The elite campus renaming wars of 2015-2016 have jeopardized the standings of many once-powerful men: Lord Jeffrey Amherst is no longer the mascot of Amherst College, two former Georgetown University Presidents were booted off campus buildings, and John Calhoun and Woodrow Wilson are in trouble at Yale and Princeton, respectively. Now Stanford students have picked a new, and somewhat more unlikely target: Junipero Serra, the 18th-century Franciscan priest who erected missions across California and was recently canonized by Pope Francis. The Stanford Daily reports:
… Leo Bird ’17, who wrote the bill to rename Stanford property, explained that his resolution was a means of igniting a conversation about the individuals memorialized by Stanford. In particular, Serra is alleged to be associated with the deaths of many Native Americans in California during the Mission Era.
… “The conversation should be centered around what these people mean to us in this day and age and what it means for our individual histories,” Bird said. “It should be initiated on the Stanford campus. If we name buildings after people who directly contributed to genocide, that perpetuates the historical trauma, [and] it does harm to my wellness, and Stanford has the obligation to care for its students.”
As we’ve said before, while calls to discard certain monuments and symbols often go hand-in-hand with some of the more authoritarian tactics we have seen from campus activists we’ve seen recently, such efforts are not inherently unhealthy or illiberal. Institutions can and sometimes do reckon productively with their history by engaging in robust public debate about the significance of symbols and iconography.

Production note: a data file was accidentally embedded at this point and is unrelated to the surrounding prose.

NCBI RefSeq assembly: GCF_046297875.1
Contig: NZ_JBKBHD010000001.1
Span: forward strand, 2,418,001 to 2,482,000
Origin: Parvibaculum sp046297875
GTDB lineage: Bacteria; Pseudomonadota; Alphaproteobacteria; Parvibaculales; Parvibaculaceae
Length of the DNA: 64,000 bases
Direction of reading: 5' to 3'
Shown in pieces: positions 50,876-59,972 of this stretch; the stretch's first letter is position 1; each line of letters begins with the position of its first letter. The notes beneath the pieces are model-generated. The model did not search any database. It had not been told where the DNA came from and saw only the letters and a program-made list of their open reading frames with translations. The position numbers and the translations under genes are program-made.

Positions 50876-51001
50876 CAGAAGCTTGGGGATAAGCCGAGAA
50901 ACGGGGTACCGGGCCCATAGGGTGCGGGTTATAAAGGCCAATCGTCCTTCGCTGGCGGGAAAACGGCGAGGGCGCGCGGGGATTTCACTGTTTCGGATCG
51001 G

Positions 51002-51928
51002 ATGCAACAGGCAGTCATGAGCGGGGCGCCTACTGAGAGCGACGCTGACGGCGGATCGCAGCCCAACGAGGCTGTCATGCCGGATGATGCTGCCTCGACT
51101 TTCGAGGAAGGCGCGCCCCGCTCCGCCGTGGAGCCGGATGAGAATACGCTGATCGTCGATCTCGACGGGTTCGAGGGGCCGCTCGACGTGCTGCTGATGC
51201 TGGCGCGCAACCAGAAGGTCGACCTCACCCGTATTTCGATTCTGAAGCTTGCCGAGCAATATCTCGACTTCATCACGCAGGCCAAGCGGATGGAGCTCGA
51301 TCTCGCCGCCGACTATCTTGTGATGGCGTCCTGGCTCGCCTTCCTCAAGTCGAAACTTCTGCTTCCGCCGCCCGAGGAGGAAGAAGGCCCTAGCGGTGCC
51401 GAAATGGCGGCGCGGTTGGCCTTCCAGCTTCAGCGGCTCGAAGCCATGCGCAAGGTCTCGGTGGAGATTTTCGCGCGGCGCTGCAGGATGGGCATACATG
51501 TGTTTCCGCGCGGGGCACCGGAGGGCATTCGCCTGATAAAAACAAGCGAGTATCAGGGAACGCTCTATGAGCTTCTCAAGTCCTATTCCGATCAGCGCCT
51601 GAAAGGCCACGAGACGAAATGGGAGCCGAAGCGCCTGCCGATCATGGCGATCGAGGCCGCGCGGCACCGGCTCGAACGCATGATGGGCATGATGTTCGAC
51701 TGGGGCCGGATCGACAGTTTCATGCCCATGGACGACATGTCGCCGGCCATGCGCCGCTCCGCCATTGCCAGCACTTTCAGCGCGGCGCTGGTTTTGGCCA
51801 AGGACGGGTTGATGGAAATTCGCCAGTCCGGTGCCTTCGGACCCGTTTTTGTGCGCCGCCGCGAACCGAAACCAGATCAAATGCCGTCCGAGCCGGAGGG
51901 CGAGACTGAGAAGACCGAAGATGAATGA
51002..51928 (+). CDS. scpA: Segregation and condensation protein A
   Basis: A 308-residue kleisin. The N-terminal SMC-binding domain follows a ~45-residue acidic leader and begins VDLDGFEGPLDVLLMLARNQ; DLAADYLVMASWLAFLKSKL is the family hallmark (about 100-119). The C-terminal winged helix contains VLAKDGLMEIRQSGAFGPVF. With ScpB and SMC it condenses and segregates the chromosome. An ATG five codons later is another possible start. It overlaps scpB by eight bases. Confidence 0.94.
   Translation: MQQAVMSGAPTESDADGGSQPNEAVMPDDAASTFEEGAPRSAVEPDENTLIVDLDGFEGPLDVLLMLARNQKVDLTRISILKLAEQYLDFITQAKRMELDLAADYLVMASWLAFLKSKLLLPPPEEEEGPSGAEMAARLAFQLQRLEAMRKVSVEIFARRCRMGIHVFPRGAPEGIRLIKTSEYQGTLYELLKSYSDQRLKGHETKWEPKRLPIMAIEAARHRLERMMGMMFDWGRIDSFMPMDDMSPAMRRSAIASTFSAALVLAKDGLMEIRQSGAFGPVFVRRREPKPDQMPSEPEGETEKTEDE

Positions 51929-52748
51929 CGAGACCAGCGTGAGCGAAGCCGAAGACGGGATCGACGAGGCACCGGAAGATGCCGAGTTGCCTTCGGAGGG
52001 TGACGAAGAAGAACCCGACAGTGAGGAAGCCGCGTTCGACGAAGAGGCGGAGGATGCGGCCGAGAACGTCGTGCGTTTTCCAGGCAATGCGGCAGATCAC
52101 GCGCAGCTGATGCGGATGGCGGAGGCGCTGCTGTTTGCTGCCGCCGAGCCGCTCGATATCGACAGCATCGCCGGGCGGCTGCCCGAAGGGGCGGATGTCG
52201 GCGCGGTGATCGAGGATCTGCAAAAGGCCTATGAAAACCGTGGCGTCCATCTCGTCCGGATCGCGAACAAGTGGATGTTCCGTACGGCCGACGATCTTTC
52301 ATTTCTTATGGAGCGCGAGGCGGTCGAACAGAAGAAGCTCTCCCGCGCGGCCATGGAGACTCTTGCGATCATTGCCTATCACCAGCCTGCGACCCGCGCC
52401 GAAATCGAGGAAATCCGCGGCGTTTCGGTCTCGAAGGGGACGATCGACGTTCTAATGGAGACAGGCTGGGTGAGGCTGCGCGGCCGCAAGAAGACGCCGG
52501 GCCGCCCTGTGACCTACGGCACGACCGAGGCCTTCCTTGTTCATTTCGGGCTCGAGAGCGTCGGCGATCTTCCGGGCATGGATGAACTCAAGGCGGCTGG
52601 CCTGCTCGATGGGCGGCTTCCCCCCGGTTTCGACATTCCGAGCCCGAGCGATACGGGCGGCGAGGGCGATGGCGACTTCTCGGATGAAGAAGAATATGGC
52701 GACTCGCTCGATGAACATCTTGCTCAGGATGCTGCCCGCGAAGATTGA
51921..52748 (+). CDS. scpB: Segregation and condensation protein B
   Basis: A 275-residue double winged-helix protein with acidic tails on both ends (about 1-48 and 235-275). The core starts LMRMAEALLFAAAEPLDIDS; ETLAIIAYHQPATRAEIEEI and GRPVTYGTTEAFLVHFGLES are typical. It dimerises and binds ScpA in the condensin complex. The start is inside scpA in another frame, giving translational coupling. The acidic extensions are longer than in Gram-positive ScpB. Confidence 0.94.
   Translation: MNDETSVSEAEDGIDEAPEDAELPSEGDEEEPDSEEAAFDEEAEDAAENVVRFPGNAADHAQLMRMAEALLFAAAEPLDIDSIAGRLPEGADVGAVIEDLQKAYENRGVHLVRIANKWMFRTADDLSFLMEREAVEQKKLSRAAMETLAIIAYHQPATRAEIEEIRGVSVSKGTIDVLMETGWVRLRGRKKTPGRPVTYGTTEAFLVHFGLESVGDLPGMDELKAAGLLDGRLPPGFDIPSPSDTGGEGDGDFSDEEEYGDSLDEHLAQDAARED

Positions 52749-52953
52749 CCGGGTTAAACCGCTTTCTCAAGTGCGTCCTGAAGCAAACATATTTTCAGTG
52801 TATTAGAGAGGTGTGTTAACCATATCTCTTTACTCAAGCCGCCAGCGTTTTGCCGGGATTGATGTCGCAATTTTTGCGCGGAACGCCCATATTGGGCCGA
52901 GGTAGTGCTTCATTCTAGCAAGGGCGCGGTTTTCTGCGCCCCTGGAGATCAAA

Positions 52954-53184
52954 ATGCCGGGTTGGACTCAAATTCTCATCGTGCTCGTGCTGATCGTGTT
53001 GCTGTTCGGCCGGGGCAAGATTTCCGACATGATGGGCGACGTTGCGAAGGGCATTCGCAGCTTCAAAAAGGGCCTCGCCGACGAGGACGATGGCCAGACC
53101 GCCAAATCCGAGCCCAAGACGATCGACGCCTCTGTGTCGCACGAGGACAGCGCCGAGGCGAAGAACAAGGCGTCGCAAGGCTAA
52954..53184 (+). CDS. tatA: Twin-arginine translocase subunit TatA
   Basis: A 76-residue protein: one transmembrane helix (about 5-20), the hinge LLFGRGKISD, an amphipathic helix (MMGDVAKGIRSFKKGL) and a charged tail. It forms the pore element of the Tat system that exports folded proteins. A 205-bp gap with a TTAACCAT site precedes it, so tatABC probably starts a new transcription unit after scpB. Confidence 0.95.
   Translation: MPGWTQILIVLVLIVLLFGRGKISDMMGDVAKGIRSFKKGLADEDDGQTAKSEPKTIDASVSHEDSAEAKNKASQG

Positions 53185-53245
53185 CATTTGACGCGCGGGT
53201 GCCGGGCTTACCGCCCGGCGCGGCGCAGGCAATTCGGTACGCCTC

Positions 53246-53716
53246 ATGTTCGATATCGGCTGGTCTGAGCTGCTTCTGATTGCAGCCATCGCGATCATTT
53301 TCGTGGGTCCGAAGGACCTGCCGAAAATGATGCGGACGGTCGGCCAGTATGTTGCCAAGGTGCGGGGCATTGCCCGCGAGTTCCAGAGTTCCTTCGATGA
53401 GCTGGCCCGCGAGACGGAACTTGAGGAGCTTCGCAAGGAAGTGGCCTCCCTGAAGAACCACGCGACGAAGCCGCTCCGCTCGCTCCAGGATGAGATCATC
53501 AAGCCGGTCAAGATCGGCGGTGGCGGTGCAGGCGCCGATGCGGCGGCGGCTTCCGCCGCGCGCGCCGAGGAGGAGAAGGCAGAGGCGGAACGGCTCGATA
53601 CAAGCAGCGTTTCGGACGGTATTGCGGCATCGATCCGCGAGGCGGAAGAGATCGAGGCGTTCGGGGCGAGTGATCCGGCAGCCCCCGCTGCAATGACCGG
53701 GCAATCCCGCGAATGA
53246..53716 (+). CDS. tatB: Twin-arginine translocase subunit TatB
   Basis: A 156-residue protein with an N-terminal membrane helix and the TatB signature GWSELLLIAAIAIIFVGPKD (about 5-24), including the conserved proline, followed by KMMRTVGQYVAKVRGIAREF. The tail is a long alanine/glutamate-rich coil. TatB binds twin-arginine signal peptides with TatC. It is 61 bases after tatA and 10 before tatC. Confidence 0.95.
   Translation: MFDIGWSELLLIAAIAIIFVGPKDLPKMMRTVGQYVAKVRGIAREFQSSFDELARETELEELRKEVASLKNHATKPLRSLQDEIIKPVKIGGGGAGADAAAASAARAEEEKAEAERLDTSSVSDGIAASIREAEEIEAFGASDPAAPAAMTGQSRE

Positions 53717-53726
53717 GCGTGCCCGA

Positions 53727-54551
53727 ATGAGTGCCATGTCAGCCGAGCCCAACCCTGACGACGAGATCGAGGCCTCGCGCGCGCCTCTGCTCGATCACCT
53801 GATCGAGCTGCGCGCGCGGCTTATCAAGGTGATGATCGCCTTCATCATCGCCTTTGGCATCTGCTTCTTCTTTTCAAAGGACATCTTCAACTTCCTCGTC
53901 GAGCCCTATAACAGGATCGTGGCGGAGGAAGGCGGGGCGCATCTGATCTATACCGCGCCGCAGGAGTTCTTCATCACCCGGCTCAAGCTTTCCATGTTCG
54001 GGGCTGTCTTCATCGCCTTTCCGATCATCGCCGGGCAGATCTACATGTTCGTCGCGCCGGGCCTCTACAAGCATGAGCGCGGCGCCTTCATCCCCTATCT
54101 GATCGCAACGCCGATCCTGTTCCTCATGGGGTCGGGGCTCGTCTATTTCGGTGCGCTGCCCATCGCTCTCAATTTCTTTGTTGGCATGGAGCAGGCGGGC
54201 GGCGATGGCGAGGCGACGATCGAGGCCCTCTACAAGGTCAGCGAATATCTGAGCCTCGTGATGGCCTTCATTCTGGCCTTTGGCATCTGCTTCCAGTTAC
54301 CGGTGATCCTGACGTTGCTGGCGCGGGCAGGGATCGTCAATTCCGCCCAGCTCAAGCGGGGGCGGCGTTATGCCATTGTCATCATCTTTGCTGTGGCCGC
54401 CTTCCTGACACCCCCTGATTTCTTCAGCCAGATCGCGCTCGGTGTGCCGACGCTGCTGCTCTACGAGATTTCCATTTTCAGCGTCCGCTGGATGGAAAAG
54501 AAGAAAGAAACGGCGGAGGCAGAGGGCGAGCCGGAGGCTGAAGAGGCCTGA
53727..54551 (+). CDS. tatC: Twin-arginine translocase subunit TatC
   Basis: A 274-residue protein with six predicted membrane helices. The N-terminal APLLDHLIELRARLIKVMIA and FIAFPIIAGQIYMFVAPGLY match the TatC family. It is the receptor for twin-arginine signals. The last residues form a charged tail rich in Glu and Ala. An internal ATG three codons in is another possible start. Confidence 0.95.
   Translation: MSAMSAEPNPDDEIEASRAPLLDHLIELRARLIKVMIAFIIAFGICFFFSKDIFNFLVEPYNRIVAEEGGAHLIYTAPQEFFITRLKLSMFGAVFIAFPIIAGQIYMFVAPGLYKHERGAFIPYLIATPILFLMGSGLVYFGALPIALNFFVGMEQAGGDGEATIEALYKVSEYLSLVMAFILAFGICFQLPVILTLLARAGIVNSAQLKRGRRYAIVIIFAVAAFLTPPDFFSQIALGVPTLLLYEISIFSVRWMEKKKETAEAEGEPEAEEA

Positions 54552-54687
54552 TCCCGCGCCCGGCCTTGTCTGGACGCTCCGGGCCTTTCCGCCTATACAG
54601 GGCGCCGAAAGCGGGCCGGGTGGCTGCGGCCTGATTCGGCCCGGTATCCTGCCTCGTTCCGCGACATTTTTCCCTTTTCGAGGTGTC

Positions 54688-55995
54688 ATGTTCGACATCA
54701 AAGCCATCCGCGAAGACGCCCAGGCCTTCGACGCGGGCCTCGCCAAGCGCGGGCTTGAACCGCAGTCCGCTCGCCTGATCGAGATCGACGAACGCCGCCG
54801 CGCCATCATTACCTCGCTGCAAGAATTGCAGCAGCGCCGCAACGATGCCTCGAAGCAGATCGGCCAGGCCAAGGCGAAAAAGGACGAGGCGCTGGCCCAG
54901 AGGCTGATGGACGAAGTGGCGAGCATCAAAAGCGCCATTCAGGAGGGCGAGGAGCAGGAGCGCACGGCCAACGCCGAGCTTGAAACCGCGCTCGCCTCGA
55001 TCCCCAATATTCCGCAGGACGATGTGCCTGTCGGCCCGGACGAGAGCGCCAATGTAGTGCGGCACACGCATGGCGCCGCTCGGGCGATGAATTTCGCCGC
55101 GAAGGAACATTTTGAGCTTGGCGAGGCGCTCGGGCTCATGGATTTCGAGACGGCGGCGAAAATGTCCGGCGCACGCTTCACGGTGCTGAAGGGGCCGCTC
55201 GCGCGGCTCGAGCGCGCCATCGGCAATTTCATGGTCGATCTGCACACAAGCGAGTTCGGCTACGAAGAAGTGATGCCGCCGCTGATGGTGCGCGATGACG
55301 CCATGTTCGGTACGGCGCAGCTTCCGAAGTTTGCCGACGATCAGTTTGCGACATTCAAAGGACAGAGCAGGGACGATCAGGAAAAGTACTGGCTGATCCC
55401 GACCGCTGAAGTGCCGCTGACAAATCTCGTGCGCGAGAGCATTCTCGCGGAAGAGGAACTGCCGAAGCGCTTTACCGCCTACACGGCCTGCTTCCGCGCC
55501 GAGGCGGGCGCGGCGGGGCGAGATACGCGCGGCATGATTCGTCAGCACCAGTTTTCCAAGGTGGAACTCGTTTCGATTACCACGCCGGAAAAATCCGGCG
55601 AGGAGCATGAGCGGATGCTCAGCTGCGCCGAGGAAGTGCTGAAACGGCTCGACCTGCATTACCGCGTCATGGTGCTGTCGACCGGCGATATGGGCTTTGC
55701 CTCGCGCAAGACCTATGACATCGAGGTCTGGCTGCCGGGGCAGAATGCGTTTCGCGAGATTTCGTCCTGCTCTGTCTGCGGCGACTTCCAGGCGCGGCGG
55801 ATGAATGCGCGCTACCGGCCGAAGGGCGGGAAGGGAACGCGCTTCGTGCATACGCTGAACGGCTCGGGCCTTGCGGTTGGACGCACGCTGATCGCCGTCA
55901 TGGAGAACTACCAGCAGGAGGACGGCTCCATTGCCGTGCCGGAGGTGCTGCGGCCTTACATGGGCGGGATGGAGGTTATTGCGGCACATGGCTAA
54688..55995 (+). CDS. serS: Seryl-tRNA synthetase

That said, the push to oust Junipero Serra shows that the renaming crusades can also become totally unmoored from any kind of genuine public reasoning or historical debate. There is a middle-ground, somewhere, between stubborn resistance to changing institutions in all cases, and a Jacobin-style drive to purge the past because it conflicts with current political sensibilities. The type of quasi-therapeutic language employed by the student quoted above to support his argument—”trauma,” “wellness,” “care”—is a tip-off that this push is driven more by a kind of free-floating hypersensitivity that could be applied to anything even marginally offensive rather than by any narrow and principled argument.
American history is filled with characters, like Serra, who accomplished great things despite occasional missteps and follies. (In Serra’s case, those missteps basically amount to participating in the Spanish missionary project, which was sometimes coercive, yes, but which also had an indelible impact on the development of the American West—and though some criticize Serra for his practices and links to oppression, others have said “he protected our people and supported their full human rights against the politicians and the military.”) Any political movement that starts to demand total perfection and purity from historical figures, rather than processing and trying to understand their imperfections, is veering into dangerous territory—and one day, more likely than not, will turn on itself.